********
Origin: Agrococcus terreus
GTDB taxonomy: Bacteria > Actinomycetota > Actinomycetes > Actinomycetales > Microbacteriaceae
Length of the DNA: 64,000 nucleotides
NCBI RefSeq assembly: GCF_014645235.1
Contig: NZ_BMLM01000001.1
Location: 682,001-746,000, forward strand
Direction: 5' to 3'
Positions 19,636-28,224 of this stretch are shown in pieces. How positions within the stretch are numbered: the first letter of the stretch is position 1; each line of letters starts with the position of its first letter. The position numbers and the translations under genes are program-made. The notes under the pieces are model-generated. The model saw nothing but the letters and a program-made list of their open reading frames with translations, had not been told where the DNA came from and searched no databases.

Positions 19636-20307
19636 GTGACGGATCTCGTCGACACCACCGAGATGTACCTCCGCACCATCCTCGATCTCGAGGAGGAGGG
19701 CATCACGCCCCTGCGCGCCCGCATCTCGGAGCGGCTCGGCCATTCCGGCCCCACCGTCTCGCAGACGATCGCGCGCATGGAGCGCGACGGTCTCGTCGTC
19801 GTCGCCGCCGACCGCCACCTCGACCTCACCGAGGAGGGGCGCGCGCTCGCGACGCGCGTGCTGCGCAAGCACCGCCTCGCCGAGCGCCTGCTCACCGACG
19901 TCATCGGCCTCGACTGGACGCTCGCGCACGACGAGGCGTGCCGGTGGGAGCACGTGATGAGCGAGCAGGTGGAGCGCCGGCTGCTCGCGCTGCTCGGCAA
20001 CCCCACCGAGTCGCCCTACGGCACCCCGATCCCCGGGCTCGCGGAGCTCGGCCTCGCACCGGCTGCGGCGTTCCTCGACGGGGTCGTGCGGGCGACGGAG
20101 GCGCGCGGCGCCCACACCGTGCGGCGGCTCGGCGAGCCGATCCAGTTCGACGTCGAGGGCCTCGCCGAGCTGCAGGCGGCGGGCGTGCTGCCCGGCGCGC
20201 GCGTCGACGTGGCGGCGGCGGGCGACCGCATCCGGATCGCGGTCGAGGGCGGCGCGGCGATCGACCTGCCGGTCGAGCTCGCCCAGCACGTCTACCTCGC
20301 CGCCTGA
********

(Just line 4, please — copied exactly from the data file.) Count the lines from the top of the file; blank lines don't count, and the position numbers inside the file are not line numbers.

NCBI RefSeq assembly: GCF_014645235.1